Thursday, June 7, 2007

What are we here for?

As described in the first post, this Chocolate Interrobang was born out of a discussion at Glenn Greenwald's blog on Salon. So - a group blog (being done by people who have only met online), arising from a comment page (inhabited by people who have only met online, some of whom are there only to disagree), hosted at a blog (itself hosted at a magazine that exists only in digital form, expressly non-print) . . .. That we are here is one example of the evolving iterations of connection and communication that exist only online.

I had a professor in college who was fond of saying, among other things, that you can't have two things without having three things -- this wasn't what he was getting at but the situation we are in with all of these online forums is that there is written English, there is spoken English, and now there is online typing.

Online typing. Is it talking? Is it letter- writing? Assuming you are at a comment board to have a real conversation: how much will you rely on tone and context, and how much work will you do to get your point across? How much work will you expect the other participants to do in attempting to understand you?

As to the origins of this blog, I was glad to see comments from people who care about clear communication achieved through careful and disciplined writing.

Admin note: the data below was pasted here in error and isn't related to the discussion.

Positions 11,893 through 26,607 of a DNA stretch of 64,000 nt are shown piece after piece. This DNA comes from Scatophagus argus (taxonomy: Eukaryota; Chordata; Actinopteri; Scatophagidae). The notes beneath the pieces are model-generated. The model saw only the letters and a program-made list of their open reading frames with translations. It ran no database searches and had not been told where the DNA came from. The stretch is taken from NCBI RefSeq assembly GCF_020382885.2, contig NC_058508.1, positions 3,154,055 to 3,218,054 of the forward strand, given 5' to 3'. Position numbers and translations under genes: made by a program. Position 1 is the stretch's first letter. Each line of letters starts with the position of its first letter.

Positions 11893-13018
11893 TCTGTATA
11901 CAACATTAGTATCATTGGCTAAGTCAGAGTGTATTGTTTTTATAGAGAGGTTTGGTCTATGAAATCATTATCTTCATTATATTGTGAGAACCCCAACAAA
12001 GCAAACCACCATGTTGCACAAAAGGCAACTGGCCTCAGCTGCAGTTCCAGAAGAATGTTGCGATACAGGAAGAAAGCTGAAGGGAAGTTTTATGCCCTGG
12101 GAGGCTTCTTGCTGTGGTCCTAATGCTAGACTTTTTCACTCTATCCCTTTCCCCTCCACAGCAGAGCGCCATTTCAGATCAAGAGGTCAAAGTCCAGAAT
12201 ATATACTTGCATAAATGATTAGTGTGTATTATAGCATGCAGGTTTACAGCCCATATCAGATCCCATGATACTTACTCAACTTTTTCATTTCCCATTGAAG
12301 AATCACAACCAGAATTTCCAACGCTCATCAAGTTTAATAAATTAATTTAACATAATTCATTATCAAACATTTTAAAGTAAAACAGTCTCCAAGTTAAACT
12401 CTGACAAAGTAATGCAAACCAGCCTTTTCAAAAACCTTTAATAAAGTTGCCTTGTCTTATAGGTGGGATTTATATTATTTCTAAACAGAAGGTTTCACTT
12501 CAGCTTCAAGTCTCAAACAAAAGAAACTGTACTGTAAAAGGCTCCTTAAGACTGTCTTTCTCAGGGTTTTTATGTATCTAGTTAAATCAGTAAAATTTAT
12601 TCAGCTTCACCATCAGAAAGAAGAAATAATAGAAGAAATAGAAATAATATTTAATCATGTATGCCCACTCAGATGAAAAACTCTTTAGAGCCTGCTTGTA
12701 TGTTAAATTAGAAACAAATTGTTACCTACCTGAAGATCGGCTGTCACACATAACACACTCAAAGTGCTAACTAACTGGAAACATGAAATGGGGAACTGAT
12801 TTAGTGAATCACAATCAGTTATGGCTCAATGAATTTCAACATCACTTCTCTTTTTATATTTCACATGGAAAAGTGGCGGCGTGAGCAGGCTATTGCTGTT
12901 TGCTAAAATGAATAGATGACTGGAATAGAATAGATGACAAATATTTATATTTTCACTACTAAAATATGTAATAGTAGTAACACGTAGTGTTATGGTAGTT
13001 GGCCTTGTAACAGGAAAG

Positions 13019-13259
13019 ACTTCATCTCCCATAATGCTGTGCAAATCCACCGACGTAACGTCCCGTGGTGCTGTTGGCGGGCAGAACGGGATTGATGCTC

Comment boards are fun and interesting - informal, lively and immediate, much like speech. On the good side, we ditch the preoccupation with physical presentation and the need to leave the house or actually talk to people. On the bad side, we lose all the non-verbal clues and other meta-data that is inherent in speech. The passionate comments about language and usage in the middle of a non-language-oriented blog suggested to me that there are plenty of people who want to retain (at least when helpful) the rules and conventions of written English even in this digital context.

So, a few tentative conclusions about the goals here:
  1. This is not about bossing people around and feeling like awesome smarty-pantses.
  2. This is not about asking each other whether we have any Grey Poupon.
  3. This is about enjoying our language in written form, online or offline, and deepening our own understanding of it.
  4. This is about continuing discussions and gathering information that will help people of good will communicate more effectively.
How does that sound?


PhD9 said...

There are of course aspects of online communication which place it between spoken coversation and what we regard as "normal" writing. One, is of course, the immediacy of response that online conversation allows, the other is the ability to use markup. I feel lost when posting on forums that don't allow me to italicize quotes.

certifiedprepwn3d said...

I agree the markup helps a good deal - I always try to write in a way that requires little in the way of accessories, but there are definitely times when nothing but italics or bold will do. It is part of the hybrid here - the expectation of written language tweaks.

William Timberman said...

Markup does help if you're trying to write it the way you talk it -- the metadata partly supplied, so to speak...that is Fergit it, okay?

It's odd, I hate talking on the telephone, I finally figured out that it's 'cause when I wave my hands, Italian style, no one can see them. I feel somehow straitjacketed. Videoconferencing is even worse, 'cause you can see that I should have hands, but I don't.